I do agree that people do not know where armour is going in the near future. I do however suggest that a, "steady as she goes, " approach might just be a sensible response, given how some thinkers were demonstrated to be wrong regarding the utility of armour, heavy armour in particular, in combat situations in the recent past. There had been those who thought that light, highly mobile (and often wheeled) light armoured vehicles were what was needed and that MBT's were of less use. The thinking apparently being that the light vehicles could use their mobility to get into position to engage hostiles, while carrying sufficient direct fire capabilities to carry out the tasks needed, and then maneuver to avoid/evade return fire.An article in ASPI suggests we need a light tank, rather than the Abrams Australia’s new tanks are overkill and overweight | The Strategist (aspistrategist.org.au) The authors suggests it's a steady as she goes approach because no one knows where armour is going as we enter the age of AI/autonomous systems.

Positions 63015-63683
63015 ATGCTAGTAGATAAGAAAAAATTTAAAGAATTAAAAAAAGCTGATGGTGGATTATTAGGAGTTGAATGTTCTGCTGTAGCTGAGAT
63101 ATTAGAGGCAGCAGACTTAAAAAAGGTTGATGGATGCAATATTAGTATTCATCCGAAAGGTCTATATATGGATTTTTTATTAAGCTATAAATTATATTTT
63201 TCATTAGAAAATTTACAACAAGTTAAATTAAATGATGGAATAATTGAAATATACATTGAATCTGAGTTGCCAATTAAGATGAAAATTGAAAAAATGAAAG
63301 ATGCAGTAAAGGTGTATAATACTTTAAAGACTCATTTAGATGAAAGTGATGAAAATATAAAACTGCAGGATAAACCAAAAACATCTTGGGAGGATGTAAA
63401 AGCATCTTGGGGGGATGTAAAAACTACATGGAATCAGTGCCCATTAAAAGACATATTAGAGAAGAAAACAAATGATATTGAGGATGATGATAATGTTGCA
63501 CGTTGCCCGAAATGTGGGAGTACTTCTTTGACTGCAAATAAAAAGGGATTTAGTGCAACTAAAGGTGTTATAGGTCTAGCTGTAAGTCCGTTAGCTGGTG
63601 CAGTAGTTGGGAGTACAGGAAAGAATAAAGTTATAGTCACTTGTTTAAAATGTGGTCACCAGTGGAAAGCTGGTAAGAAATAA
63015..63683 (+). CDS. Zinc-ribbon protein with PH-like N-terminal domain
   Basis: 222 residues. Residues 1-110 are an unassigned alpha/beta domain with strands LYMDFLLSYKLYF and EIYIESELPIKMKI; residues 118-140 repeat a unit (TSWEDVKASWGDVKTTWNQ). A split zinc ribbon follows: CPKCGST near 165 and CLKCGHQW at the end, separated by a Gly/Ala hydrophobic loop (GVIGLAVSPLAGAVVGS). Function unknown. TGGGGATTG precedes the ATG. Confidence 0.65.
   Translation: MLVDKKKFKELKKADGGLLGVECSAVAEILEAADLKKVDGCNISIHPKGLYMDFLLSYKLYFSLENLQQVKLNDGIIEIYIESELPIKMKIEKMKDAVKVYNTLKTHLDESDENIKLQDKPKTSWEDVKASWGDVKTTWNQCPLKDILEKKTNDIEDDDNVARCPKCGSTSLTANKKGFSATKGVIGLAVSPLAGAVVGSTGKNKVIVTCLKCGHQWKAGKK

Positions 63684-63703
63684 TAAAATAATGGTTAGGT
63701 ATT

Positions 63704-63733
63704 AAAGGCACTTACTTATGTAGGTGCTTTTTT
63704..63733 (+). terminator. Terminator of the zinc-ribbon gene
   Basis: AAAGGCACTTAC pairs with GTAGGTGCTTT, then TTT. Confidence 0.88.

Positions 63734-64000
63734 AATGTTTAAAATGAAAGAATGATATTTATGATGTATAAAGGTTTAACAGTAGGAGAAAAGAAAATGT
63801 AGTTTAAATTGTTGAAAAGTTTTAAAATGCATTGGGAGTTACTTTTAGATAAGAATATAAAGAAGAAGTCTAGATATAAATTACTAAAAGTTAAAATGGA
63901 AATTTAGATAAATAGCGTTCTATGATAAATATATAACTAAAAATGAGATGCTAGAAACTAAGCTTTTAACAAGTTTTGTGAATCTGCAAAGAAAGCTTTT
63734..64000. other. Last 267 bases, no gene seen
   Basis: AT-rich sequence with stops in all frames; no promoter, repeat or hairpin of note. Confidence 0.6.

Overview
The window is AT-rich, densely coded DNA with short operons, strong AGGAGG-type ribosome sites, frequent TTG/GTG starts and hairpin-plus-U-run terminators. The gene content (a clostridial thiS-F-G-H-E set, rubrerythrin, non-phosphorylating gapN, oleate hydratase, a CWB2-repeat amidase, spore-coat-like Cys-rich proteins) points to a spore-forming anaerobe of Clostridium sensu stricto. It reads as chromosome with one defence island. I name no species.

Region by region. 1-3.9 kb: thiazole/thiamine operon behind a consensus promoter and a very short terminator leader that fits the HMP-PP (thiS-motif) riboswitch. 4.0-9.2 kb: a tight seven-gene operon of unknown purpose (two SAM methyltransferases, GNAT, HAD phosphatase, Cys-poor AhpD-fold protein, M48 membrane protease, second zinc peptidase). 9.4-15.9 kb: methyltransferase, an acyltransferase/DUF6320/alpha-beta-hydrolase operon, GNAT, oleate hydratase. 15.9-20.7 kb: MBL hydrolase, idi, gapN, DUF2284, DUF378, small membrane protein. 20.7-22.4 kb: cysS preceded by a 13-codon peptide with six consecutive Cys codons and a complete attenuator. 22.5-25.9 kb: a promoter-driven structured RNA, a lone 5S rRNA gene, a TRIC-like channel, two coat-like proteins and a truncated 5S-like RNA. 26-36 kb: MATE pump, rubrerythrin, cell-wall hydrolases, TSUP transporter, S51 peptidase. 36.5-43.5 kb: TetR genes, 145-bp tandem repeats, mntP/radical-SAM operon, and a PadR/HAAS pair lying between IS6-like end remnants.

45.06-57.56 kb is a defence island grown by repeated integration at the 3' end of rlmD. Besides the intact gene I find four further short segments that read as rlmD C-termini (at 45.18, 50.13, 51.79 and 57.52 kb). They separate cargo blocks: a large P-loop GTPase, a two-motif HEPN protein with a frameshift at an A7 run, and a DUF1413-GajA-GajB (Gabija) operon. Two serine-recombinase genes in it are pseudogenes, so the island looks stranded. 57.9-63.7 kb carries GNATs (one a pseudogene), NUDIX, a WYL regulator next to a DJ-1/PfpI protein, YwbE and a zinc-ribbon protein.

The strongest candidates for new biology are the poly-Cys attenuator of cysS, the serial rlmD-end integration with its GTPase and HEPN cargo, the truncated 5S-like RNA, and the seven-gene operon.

Given all the up-armouring packages developed for vehicles like the Stryker family, that would suggest that supposed advantages of mobility for protection were quite literally outweighed by actual increases in armoured protection. My personal suspicion is that the USMC, who has announced an intent to get out of operating MBT's and leave those for the US Army, will find themselves once again fielding MBT's in at least small numbers to support Marine deployments that require armour support.